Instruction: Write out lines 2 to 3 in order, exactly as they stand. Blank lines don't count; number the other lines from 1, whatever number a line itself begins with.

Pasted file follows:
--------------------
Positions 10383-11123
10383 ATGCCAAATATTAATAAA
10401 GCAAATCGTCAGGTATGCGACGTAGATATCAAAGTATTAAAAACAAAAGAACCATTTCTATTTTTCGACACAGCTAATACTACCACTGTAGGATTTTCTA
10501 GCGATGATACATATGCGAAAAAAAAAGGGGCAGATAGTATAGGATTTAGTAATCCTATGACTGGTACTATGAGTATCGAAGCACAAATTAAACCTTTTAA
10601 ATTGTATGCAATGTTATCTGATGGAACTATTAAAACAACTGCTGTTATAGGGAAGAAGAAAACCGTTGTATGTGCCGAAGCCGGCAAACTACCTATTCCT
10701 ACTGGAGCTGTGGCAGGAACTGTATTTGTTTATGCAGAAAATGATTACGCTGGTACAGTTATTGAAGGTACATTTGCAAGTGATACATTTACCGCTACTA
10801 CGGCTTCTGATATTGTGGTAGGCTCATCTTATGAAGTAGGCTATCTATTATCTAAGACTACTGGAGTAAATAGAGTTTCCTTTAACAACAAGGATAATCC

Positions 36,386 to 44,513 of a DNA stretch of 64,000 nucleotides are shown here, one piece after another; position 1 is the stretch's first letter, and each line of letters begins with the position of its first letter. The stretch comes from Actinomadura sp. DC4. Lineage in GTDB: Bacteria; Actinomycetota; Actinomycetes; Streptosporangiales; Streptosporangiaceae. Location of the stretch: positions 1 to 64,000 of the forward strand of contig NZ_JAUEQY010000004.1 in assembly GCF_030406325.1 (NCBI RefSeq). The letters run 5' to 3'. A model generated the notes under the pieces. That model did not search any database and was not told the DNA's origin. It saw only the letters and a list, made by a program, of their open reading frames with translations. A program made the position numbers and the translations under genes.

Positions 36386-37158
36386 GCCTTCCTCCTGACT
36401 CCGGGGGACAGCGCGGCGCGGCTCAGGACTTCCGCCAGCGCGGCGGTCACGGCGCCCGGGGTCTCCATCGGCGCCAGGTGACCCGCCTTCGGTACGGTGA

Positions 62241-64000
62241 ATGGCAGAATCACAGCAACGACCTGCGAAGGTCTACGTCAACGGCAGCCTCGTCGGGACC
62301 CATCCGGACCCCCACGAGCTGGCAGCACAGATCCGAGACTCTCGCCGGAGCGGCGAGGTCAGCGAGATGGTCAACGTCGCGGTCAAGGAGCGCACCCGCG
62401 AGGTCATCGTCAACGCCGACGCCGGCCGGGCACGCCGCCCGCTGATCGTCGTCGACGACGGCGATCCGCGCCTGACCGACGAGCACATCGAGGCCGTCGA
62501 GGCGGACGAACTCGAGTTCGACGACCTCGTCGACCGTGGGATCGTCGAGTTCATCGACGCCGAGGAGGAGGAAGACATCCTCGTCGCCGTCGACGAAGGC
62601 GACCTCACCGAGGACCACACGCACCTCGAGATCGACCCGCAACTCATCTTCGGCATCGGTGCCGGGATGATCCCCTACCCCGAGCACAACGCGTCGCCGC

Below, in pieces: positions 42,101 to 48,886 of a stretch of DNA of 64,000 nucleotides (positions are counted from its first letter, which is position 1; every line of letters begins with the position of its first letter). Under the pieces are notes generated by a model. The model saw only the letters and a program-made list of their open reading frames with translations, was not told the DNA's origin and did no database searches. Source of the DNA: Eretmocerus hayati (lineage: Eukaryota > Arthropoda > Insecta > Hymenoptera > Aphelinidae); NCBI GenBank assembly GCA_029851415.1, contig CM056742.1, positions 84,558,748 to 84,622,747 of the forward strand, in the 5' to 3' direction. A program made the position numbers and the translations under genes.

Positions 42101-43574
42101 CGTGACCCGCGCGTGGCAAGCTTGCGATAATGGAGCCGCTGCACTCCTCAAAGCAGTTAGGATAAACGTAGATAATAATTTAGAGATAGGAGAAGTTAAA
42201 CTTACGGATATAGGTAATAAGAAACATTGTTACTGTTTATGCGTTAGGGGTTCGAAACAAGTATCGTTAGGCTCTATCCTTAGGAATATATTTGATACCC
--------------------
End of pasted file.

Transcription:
10383 ATGCCAAATATTAATAAA
10401 GCAAATCGTCAGGTATGCGACGTAGATATCAAAGTATTAAAAACAAAAGAACCATTTCTATTTTTCGACACAGCTAATACTACCACTGTAGGATTTTCTA